Criminal defense attorney David Bruno weighs in.
President Trump joined congressional Republicans in publicly rejecting the Ukraine call whistleblower's offer to respond to written questions from Republican lawmakers, instead insisting that he or she appear in person as part of the impeachment inquiry — a move that would reveal the anonymous official's identity.
The whistleblower's attorney, Mark Zaid, tweeted over the weekend that his client — whose complaint about Trump's July phone call with the president of Ukraine touched off the impeachment probe — would provide sworn, written answers under penalty of perjury. Trump in turn attacked the whistleblower's credibility and demanded in-person testimony.
"The Whistleblower gave false information & dealt with corrupt politician Schiff. He must be brought forward to testify," the president tweeted Monday morning. "Written answers not acceptable! Where is the 2nd Whistleblower? He disappeared after I released the transcript. Does he even exist? Where is the informant? Con!"
Trump was referring to the whistleblower's early interaction with Schiff's staff. The whistleblower's central allegation that Trump in July urged Ukraine to launch politically related investigations, however, has been supported by other witnesses as well as the call transcript released by the White House.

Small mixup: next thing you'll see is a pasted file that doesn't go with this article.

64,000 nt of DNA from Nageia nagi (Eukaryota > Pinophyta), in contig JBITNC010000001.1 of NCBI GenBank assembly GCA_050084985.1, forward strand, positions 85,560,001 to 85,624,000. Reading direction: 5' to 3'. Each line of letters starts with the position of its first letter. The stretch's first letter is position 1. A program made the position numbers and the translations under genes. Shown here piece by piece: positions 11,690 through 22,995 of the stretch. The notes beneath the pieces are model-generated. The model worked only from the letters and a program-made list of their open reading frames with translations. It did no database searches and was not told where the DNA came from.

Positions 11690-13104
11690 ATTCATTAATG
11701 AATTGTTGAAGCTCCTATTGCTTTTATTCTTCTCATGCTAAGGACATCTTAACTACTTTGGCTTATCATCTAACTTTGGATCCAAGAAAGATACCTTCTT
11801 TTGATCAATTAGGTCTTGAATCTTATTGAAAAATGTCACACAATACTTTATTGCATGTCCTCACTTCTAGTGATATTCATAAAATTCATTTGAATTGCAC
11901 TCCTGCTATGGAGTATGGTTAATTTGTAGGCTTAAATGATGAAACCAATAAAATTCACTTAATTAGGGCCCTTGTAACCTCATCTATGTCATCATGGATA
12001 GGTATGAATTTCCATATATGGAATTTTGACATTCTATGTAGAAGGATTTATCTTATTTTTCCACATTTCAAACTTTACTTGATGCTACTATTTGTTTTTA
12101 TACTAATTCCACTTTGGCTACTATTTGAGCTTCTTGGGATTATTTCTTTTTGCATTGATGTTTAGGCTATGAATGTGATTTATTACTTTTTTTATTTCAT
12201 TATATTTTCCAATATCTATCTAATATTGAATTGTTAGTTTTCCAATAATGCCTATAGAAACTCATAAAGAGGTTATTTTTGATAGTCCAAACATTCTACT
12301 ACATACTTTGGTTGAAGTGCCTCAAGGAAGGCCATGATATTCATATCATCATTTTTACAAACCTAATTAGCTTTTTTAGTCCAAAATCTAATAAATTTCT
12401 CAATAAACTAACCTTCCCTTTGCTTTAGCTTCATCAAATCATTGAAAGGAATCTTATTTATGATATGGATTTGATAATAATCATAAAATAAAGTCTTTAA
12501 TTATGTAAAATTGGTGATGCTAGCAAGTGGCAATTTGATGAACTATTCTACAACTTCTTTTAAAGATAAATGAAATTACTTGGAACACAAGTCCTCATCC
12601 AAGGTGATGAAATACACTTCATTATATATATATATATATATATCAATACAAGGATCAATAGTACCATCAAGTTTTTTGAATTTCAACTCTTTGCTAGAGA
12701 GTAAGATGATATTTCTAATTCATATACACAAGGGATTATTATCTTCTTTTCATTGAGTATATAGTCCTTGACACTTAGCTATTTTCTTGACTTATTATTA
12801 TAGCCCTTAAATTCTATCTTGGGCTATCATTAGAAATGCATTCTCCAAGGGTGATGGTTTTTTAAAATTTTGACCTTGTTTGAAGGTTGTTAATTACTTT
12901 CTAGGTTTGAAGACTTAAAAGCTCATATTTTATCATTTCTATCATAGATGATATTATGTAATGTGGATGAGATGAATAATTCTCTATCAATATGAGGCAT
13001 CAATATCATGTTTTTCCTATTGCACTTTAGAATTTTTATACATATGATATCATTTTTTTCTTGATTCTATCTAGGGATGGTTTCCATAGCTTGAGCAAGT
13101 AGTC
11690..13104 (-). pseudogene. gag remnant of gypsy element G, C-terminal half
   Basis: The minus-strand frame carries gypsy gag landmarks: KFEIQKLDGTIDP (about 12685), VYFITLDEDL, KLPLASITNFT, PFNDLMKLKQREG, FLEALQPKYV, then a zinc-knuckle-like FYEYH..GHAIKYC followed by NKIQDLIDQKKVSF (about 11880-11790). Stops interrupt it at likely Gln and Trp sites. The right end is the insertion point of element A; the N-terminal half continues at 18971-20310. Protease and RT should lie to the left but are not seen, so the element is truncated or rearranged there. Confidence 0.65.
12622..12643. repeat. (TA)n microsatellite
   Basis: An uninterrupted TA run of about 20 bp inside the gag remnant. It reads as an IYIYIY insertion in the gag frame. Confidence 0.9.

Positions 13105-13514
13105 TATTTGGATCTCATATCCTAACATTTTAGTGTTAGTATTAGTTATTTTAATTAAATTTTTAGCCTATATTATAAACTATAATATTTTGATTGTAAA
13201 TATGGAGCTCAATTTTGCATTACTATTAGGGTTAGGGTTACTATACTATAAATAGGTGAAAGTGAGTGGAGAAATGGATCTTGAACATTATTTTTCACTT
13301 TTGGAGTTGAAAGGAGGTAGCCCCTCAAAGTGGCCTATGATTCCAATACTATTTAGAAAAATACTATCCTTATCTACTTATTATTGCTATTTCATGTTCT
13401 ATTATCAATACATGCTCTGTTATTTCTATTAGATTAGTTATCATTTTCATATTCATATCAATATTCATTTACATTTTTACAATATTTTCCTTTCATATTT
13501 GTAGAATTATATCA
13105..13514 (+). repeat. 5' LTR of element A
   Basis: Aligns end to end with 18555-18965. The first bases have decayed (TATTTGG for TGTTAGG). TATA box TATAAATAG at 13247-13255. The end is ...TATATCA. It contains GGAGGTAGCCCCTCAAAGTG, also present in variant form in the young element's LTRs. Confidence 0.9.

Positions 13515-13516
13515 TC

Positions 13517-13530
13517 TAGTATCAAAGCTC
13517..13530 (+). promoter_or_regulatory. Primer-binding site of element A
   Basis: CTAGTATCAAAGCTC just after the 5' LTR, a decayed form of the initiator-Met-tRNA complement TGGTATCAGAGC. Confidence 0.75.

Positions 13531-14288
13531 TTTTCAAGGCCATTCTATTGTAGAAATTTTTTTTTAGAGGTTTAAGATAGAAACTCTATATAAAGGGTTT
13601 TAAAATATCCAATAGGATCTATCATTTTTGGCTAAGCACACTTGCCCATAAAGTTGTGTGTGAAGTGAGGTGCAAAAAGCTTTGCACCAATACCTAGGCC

But the president joins House Oversight Committee ranking member Rep. Jim Jordan, R-Ohio, in calling for the whistleblower to come forward and testify in person.
Late Sunday, Jordan seemingly rejected Zaid's offer, saying, "written answers will not provide a sufficient opportunity to probe all the relevant facts and cross examine the so-called whistleblower."
Jordan has claimed the only one in Congress who knows the whistleblower's identity is House Intelligence Committee Chairman Rep. Adam Schiff, D-Calif., who is leading the impeachment inquiry. Zaid insists that Schiff has not personally had any contact with the whistleblower or their legal team.
The Republican allegations about Schiff's ties to the whistleblower stem from the revelation that in the weeks after Trump's July 25 phone call with Ukrainian President Vlolodymyr Zelensky and the filing of the whistleblower's complaint, the whistleblower was in touch with Schiff's staff but failed to disclose this.
Trump has used this as a talking point for casting doubt on the complaint and the ensuing impeachment inquiry that is currently exploring whether the president pressured Ukraine into investigating his political opponents.
Current and former Trump administration officials have testified regarding the phone call and surrounding events, as Democrat-led House committees attempt to learn more about the context of Trump's request for Zelensky to assist in the investigations of Democratic activities during the 2016 election as well as former vice president Joe Biden and his son Hunter, specifically pertaining to Hunter's business dealings with Ukrainian energy company Burisma Holdings.
Zaid tweeted Sunday that he and his team have "directly engaged GOP as to the irrelevance of the whistleblower's information and identity."
Fox News' Gregg Re, Chad Pergram and The Associated Press contributed to this report.